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 Dairy Leaders
Malcolm, Carla, Rory, D’Arcy holding Bronwyn.
Balancing Family, Farm and Profession
Proudly sponsored by:
       Brianna Anderson, B.F.A., UBC
There are few dairy farmers
who don’t know Carla Soutar,
BC Dairy Association’s
Producer Services Manager
and former CQM Manager.
But“ifyouknewherbefore toandgrowingfrom
regular basis. In fact, before the arrival of her first child, she was milking six days a week while also working full time
at BCDA! Now with three kids and a full-time job, she still milks weekends, finding it both beneficial and rewarding to be involved in the farm. Maintaining the balancing act of work, family and farming can be tough, which is
where the industry has really stepped up for Carla. “I have brought my kids to meetings on farms and producers have always been supportive. It is a blessing to be in such a family- oriented industry; it has given me the opportunity to have a career, a family and industry involvement all at the same time.”
Industry Involvement
Carla balances her role as an industry professional in a flexible fulltime schedule at BCDA with her farmer shifts at Tonesa Holsteins, where she milks weekends and helps out as needed. She ran for the Mainland Young Milk Producers board to further her engagement in the industry and connect more as a farmer to the producers she was already familiar with. Carla has served on the MYMP board six years so far, four as Treasurer and is currently Secretary.
Her involvement in MYMP is different from other young leaders, since Carla has to clearly define and negotiate representing farmers as a farmer and the producers as an industry professional. While sometimes challenging, Carla has found her time on MYMP highly rewarding and encourages other young farmers to participate as early as possible. “It is invaluable for young people to get involved and learn how a board works before they get to Mainland Milk Producers or BC Dairy Association where big decisions are being made. Whatever a region can do to mentor young producers to look for leadership roles is so important.”
Speaking in the wake of ‘buttergate,’ Carla highlights consumer confidence as dairy’s biggest challenge in the years to come. In particular, sustainability and its effects on consumer confidence will be huge. “People
want to know what we are doing [wrong] but also don’t want to know what we are doing [right].” Struggling to see how dairy farmers can return to a style of farming from the 1800s while feeding a population that is seven times the size, Carla emphasizes the importance of consumer education at the present time. “As people have been increasingly disconnected from agriculture, educating consumers is probably one of the most important things we can do at this time. Explaining why we farm the way we farm, giving them insight into the industry and the best practices we have in place, and demonstrating our adaptability will all be key.” Critically, consumers need to feel that dairy is transparent and understand that the industry has strict regulations, animal welfare standards and quality control.
The urge to feed a growing population and the knowledge of the time and effort that takes makes Carla acutely aware of the pressures of modern farming, but her knowledge of the industry and the spirit of producers makes her optimistic for what is to come.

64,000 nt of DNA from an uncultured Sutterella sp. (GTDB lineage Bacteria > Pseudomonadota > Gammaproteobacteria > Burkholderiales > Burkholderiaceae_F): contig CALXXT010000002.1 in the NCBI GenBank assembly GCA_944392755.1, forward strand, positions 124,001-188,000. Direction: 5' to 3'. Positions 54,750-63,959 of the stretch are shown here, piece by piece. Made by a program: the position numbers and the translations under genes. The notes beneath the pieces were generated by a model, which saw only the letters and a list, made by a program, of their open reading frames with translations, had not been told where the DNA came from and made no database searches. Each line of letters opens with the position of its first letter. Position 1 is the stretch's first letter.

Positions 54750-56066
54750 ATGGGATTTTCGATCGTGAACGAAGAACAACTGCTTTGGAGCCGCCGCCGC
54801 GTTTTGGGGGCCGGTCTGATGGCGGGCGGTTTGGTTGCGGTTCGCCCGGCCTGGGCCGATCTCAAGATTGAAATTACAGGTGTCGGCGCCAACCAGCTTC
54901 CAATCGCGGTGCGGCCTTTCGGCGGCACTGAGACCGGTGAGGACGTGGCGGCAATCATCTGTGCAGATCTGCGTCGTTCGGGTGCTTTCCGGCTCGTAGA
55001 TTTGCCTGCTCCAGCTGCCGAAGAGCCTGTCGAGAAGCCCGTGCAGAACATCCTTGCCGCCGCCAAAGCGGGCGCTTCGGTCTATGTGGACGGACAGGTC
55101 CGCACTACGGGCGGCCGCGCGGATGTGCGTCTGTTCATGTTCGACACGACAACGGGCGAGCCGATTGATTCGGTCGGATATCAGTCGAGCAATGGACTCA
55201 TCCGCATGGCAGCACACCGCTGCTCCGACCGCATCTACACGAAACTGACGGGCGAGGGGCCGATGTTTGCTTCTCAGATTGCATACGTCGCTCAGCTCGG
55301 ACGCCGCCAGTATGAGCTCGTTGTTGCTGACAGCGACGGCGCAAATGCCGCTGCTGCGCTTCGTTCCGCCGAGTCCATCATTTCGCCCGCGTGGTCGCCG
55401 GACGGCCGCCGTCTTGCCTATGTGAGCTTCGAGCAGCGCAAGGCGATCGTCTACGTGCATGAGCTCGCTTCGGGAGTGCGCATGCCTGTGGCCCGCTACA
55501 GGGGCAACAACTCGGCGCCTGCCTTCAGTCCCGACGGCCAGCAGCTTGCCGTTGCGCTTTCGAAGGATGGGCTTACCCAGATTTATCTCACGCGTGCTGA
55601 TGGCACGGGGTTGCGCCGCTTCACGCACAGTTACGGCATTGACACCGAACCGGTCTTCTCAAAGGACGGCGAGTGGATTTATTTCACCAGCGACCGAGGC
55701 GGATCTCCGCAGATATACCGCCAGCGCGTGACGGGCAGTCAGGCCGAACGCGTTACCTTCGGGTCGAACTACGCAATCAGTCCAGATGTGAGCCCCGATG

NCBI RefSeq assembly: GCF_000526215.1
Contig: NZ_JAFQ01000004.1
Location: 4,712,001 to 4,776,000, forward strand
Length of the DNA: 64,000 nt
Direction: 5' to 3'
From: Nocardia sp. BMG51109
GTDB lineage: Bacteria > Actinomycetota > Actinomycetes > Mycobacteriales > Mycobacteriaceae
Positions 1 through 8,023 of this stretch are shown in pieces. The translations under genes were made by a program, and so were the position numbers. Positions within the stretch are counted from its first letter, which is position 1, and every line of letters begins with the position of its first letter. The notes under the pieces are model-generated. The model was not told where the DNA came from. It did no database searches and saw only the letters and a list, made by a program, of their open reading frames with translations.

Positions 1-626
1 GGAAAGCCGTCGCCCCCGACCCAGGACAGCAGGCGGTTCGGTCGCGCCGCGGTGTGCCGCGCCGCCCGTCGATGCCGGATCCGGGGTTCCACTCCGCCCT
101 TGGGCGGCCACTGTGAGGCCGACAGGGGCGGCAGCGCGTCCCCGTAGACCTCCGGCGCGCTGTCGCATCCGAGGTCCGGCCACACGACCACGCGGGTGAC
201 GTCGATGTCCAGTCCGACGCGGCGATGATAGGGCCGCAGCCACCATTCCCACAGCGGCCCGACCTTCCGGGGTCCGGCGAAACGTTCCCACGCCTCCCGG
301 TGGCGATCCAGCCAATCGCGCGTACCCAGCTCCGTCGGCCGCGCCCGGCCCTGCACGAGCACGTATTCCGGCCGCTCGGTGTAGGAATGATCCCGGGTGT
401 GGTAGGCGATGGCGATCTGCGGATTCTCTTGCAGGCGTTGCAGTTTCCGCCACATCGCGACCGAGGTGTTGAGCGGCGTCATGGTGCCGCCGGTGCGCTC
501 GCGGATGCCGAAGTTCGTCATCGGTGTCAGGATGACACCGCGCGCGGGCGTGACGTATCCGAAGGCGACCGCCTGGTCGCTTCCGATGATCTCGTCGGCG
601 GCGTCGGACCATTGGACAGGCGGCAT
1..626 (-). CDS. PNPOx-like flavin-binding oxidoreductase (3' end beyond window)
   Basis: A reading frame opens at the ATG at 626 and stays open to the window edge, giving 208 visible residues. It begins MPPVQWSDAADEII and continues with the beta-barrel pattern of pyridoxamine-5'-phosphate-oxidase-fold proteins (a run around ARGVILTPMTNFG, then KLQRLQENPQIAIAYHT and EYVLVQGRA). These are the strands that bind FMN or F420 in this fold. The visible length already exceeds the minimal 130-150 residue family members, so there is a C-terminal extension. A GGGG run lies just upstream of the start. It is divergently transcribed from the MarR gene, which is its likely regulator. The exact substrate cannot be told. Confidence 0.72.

At BMO, we know that dairy farming is more than just a business – it’s a way of life.
And as a longstanding supporter of the BC dairy community, we’ve been committed to agriculture since we began working with farmers in 1817.
a club to networking and communicating with others, all complemented her interest in young dairy leadership. The next level was contributing
 her time at BCDA, you likely knew her as Carla DeGroot of Tonesa Holsteins in Chilliwack. Growing up, Carla
participation in the regional 4-H Junior Council, developing her skills and confidence to later join the MYMP board.
Whatever a region can do to mentor young producers to look for leadership roles is so important.
was interested in agriculture and active in 4-H, which provided a formative early exposure to leadership! The foundational skills learned in 4-H, from chairing a meeting or running the finances of
As the youngest sibling and only girl in the family, much of her time was spent in the milking parlour, and although succession of the farm has gone to her eldest brother, Carla still milks on a
 Facing the Future from the Front Line
The timing was right for Carla to join BCDA, after returning from traveling. She started as the producer services coordinator in 2008, running what was then the CQM program.
At that time there were only 31 farms on
CQM, and while initial registration was slow, it gave Carla the opportunity to visit and meet nearly every dairy farmer in the province. “It was a great opportunity to meet all kinds of producers on-farm and learn different farming practices. Understanding producers’ struggles and triumphs gave me a solid foundation for future producer engagement in my current role with BCDA.” Fast forward a few years and Carla was managing CQM when it became
tied to quota management tools in 2013, resulting in registration jumping from 40%
of producers to over 80% in a number of months. Her job shifted again in 2015 when CQM transitioned to proAction, and more staff were added to her team to implement animal care and administer proAction as it became mandatory for all producers. In 2018 Carla returned from maternity leave and transitioned into her current role as Producer Services Manager. In this new role she liaises with BC dairy producers and strives to help them find value in BCDA while increasing understanding of how BCDA can better serve and represent producers.
     Financing the future of agriculture.

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